Re: Tesla Coil Operation - was "Harmonics"

to: Antonio

An interesting corollary is to use a long shaft of semi-flexible material. 
Attach pendulums (sorry -- no penduli) of different mass.  As the first
pendulum in activated the pendulum of the same mass located further down
the shaft will begin to oscillate as you described.  The interesting part
is that pendulums of different mass do not oscillate (very small amplitude
if at all) which dramatically illustrates the concept of tuned circuits
while other nearby circuits of different frequency (mass in our mechanical
example) oscillate only a very small amount.

We have made this exhibit for various museums and the children are always
amazed that both nearby pendulums and pendulums of lighter mass don't start
to oscillate first.  It's a simple exhibit to fabricate and is very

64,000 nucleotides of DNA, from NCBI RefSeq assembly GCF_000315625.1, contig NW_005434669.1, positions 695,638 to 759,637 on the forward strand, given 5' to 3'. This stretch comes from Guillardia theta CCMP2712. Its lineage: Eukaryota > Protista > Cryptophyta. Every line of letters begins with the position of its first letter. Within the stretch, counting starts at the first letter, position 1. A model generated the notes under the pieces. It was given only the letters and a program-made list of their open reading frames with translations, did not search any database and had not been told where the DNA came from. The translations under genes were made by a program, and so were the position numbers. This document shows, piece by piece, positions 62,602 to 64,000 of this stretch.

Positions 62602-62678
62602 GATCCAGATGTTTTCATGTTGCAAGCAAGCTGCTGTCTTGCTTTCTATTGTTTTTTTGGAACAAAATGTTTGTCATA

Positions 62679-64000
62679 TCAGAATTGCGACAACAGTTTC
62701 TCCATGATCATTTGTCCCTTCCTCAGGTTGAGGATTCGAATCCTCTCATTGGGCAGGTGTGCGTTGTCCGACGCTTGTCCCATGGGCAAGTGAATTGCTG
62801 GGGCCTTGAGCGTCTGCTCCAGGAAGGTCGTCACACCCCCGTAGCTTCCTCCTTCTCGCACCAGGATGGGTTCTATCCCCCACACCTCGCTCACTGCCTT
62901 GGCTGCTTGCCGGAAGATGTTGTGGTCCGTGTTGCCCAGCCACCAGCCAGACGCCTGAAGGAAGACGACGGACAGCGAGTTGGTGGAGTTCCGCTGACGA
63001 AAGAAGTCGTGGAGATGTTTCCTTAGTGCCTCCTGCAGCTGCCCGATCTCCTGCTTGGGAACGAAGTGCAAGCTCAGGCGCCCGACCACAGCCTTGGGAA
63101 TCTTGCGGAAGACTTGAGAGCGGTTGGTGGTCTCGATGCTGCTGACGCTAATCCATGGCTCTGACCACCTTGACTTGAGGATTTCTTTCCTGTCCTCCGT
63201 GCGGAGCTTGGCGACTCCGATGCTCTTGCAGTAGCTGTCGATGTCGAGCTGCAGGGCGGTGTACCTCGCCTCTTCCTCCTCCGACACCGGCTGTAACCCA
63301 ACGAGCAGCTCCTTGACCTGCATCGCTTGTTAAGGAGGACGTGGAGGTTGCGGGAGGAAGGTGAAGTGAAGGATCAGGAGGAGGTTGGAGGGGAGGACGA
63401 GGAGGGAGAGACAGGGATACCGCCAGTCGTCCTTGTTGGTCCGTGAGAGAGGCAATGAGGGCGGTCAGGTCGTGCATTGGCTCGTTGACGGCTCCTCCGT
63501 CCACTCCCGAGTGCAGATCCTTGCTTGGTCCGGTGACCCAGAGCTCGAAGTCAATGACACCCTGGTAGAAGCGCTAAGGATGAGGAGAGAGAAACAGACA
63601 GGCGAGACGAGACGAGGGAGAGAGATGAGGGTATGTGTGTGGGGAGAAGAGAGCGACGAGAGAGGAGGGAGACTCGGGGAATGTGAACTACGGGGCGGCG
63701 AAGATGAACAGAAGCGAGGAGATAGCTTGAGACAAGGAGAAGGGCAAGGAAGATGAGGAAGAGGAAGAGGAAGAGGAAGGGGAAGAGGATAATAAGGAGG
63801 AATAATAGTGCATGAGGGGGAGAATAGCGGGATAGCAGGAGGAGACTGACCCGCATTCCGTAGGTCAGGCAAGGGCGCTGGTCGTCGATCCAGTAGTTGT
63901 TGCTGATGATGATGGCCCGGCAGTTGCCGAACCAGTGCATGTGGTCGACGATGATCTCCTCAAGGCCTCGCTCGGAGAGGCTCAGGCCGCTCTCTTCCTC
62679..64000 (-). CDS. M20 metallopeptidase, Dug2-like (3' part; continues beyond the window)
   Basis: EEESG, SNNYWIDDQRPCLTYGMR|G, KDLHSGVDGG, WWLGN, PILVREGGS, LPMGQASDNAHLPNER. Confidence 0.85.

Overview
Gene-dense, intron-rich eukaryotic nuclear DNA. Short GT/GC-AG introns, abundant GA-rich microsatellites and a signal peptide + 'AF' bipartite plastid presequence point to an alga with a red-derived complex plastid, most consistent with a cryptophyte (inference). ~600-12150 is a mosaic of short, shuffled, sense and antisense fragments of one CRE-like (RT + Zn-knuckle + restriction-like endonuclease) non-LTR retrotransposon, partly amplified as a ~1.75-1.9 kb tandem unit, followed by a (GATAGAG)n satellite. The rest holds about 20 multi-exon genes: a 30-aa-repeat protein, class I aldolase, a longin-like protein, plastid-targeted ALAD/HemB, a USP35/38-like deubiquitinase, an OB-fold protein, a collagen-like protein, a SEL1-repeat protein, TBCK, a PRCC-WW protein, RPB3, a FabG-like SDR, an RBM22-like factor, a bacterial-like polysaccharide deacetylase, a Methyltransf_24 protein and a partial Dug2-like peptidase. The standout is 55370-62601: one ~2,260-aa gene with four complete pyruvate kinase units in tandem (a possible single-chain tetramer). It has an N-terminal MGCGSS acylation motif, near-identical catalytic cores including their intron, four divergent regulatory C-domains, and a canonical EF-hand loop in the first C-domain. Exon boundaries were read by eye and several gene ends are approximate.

instructive for anyone to use prior to the Tesla coil demonstration of
electrical resonance.


> From: Tesla List <tesla-at-pupman-dot-com>
> To: tesla-at-pupman-dot-com
> Subject: Re: Tesla Coil Operation - was "Harmonics"
> Date: Sunday, January 17, 1999 6:54 AM
> Original Poster: "Antonio Carlos M. de Queiroz" <acmq-at-compuland-dot-com.br> 
> John H. Couture wrote:
> >   The Tesla coil operation has no mechanical or other electrical
> It has. Two pendulums (penduli?) with identical lengths (same resonant
> frequency) and different weights (different impedance levels) are
> coupled in a way that produces a high swing in the lighter pendulum
> when the swing in the heavier pendulum is small (a transformer
> with high turns ratio). This may be a light inclinated bar connected
> to their strings (use a fixed width font to see the ASCII drawing):
>        ==+===+==
>          |   |
>          |\  |
>          | \ |
>          |  \|
>          |   |
>          o   O
> If you set the heavier pendulum in motion ("O", the "primary"), it
> will make the lighter pendulum ("o", the "secondary") swing with
> increasing amplitude, as its swing amplitude decays. Eventually
> only the lighter pendulum is oscillating, and the process reverts.
> The result is the same beating oscillations observed in Tesla coils. 
> I tried this experiment, and it works perfectly.
> No sparks, of course ;)
> Antonio Carlos M. de Queiroz